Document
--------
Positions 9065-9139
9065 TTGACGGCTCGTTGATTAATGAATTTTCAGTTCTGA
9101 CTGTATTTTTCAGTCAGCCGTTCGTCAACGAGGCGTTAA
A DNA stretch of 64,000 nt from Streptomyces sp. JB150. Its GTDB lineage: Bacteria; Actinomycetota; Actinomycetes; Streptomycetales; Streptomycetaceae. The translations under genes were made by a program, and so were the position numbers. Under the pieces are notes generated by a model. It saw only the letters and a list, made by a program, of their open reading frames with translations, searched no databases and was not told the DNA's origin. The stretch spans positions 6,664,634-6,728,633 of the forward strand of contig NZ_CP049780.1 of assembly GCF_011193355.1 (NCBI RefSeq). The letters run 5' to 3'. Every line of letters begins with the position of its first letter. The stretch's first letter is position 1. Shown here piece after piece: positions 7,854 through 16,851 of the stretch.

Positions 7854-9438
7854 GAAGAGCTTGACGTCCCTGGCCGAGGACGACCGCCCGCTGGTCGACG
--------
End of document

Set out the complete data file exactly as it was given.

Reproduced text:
Positions 9065-9139
9065 TTGACGGCTCGTTGATTAATGAATTTTCAGTTCTGA
9101 CTGTATTTTTCAGTCAGCCGTTCGTCAACGAGGCGTTAA
A DNA stretch of 64,000 nt from Streptomyces sp. JB150. Its GTDB lineage: Bacteria; Actinomycetota; Actinomycetes; Streptomycetales; Streptomycetaceae. The translations under genes were made by a program, and so were the position numbers. Under the pieces are notes generated by a model. It saw only the letters and a list, made by a program, of their open reading frames with translations, searched no databases and was not told the DNA's origin. The stretch spans positions 6,664,634-6,728,633 of the forward strand of contig NZ_CP049780.1 of assembly GCF_011193355.1 (NCBI RefSeq). The letters run 5' to 3'. Every line of letters begins with the position of its first letter. The stretch's first letter is position 1. Shown here piece after piece: positions 7,854 through 16,851 of the stretch.

Positions 7854-9438
7854 GAAGAGCTTGACGTCCCTGGCCGAGGACGACCGCCCGCTGGTCGACG